Advisory Board Meetings image of people sitting around a desk.

What is an Advisory Board?

Family businesses are often run by one or two people at the head of the family and have an informed decision-making process. While this can be fine for small businesses at first, more mature and growing family businesses can benefit from a more formal board structure. 

Advisory board meetings may sound tedious; however structured get-togethers can make the difference between success and failure. In family businesses, it is wise to ensure that all major decisions are based on informed data/analytics and receive due scrutiny.

What is the advantage of regularly conducting an advisory board meeting?

The advantage of regular advisory board meetings, which include family members, key personnel, advisors or trusted business associates reduces the load on the critical decision-makers. Also, they assists with intergenerational involvement, and reduce resentment if things don't go to plan. All board members get to have their say and 'buy-in' to crucial decisions, giving them a higher chance of success. 

Regular board meetings cover many aspects of business management, including:
  • Strategic planning
  • Financial management,
  • Business improvement,
  • Human resources management,
  • Policies & procedures establishment,
  • Governance, and
  • Risk management

The outcomes of a productive advisory boards include: Growth potential for an advisory board to you and your business. Hand holding a tree identifying growth.

  • Design a profitable business model that is robust enough to sustain adversity and capitalise on opportunities.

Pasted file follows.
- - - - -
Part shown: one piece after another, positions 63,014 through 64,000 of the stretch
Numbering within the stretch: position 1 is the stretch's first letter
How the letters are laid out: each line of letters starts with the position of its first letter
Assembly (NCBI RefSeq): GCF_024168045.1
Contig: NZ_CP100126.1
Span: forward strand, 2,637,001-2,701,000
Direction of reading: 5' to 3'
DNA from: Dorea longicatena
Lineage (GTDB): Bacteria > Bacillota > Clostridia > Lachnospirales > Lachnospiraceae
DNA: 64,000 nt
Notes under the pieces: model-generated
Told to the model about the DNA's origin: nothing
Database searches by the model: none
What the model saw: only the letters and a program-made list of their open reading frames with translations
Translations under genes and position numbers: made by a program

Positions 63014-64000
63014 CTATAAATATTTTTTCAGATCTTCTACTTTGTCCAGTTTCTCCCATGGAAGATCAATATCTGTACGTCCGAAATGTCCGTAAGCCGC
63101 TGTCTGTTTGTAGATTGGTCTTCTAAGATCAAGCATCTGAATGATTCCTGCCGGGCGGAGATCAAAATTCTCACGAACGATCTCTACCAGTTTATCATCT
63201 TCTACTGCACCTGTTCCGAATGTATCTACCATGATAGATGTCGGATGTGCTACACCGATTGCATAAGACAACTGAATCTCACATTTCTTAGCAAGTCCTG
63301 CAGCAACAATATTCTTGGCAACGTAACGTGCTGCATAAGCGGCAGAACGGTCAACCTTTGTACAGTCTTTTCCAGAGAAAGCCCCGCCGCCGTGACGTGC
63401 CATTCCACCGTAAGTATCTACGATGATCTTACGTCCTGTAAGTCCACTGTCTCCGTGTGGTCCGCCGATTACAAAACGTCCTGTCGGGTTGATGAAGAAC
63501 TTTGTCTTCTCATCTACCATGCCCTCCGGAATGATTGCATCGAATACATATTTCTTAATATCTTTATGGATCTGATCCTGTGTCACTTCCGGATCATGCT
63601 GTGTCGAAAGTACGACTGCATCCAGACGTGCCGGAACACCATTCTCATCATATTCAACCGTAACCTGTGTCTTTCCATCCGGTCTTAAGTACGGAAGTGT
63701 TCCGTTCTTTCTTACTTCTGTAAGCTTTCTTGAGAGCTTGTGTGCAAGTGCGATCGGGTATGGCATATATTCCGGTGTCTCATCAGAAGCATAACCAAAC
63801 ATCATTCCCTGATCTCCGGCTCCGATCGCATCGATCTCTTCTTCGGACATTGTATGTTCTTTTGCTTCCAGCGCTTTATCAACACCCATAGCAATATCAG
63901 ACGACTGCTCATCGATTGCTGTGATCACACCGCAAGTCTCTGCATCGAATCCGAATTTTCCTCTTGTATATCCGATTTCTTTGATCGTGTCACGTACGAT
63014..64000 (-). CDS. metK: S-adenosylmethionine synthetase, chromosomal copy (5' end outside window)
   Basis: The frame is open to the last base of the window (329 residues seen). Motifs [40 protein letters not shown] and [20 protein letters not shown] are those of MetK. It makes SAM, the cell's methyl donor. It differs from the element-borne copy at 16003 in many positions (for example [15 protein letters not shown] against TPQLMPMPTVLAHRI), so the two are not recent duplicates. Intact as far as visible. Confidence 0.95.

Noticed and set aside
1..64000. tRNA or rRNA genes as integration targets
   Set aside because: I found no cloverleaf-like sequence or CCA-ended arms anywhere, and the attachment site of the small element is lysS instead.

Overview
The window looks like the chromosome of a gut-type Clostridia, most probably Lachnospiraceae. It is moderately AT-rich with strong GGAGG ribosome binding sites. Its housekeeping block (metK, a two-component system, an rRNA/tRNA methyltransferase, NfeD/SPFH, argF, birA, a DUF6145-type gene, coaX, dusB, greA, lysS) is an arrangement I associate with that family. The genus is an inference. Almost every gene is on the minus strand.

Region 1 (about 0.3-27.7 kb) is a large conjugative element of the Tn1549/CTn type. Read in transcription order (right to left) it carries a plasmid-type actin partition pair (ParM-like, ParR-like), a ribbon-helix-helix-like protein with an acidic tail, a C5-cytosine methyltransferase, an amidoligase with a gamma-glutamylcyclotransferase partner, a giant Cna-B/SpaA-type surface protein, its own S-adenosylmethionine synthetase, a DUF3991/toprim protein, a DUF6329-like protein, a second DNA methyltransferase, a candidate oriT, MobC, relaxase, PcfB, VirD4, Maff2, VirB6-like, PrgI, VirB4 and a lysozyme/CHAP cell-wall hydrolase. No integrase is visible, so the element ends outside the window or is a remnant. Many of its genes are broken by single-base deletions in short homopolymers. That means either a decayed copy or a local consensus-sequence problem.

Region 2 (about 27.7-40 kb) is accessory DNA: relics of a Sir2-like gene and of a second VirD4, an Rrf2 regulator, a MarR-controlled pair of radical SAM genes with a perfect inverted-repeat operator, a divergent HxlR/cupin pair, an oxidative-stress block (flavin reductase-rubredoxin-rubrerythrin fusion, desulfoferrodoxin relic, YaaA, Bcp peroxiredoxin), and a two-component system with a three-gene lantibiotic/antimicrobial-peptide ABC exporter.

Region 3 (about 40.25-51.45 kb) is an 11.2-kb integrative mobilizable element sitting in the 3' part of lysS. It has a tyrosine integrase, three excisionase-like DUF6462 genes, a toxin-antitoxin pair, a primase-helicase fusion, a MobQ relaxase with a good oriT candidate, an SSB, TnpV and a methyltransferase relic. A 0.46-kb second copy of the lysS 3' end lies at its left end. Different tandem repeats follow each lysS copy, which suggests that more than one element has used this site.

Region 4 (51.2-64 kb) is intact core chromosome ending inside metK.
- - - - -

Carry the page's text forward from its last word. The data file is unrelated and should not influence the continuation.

• Focus on entrepreneurial business development that addresses weaknesses and positions the business to capitalise on opportunities.
  • Quarantine time for working on the business. Instead of continually being dragged into the day-to-day operations.
  • Develop a governance culture and compliance obligations across the company.
  • Build a marketing and branding strategy for the business.
  • Develop and continuously review the business plan.
  • Become an Employer of Choice by designing and implementing human resource plans that attract and retain employees.
  • Increase the professionalism and accountability of the business.
  • Implement business case methodologies that scope tangible and intangible benefits of an investment.
  • Implement performance measures, including key performance indicators.

Advisory Boards tend to meet quarterly with structured annual plans, standard agendas, action lists to govern outcomes and follow up. They should also annually review their performance and achievements. 

If you think an Advisory Board could help your business, please contact us for more information.

Written by: Gavin Mitchell | Partner

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The information provided here does not constitute advice. The information is of a general nature only and does not take into account your individual situation. It should not be used, relied upon, or treated as a substitute for specific professional advice.  We recommend that you contact Brentnalls SA before making any decision to discuss your particular requirements or circumstances.